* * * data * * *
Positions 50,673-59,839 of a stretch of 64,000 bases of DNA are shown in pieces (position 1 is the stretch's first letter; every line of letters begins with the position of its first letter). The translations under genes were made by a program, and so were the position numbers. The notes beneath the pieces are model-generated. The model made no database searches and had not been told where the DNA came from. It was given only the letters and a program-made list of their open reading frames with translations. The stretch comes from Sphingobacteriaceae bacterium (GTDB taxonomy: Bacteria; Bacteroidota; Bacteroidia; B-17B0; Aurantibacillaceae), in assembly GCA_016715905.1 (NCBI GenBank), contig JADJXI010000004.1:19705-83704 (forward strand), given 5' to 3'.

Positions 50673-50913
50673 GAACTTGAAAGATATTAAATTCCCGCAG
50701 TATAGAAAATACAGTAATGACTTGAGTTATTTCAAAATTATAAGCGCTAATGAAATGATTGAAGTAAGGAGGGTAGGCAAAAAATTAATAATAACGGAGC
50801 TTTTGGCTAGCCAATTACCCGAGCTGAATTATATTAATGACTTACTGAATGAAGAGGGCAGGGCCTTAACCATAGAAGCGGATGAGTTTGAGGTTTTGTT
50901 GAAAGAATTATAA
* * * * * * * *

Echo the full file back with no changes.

Positions 50,673-59,839 of a stretch of 64,000 bases of DNA are shown in pieces (position 1 is the stretch's first letter; every line of letters begins with the position of its first letter). The translations under genes were made by a program, and so were the position numbers. The notes beneath the pieces are model-generated. The model made no database searches and had not been told where the DNA came from. It was given only the letters and a program-made list of their open reading frames with translations. The stretch comes from Sphingobacteriaceae bacterium (GTDB taxonomy: Bacteria; Bacteroidota; Bacteroidia; B-17B0; Aurantibacillaceae), in assembly GCA_016715905.1 (NCBI GenBank), contig JADJXI010000004.1:19705-83704 (forward strand), given 5' to 3'.

Positions 50673-50913
50673 GAACTTGAAAGATATTAAATTCCCGCAG
50701 TATAGAAAATACAGTAATGACTTGAGTTATTTCAAAATTATAAGCGCTAATGAAATGATTGAAGTAAGGAGGGTAGGCAAAAAATTAATAATAACGGAGC
50801 TTTTGGCTAGCCAATTACCCGAGCTGAATTATATTAATGACTTACTGAATGAAGAGGGCAGGGCCTTAACCATAGAAGCGGATGAGTTTGAGGTTTTGTT
50901 GAAAGAATTATAA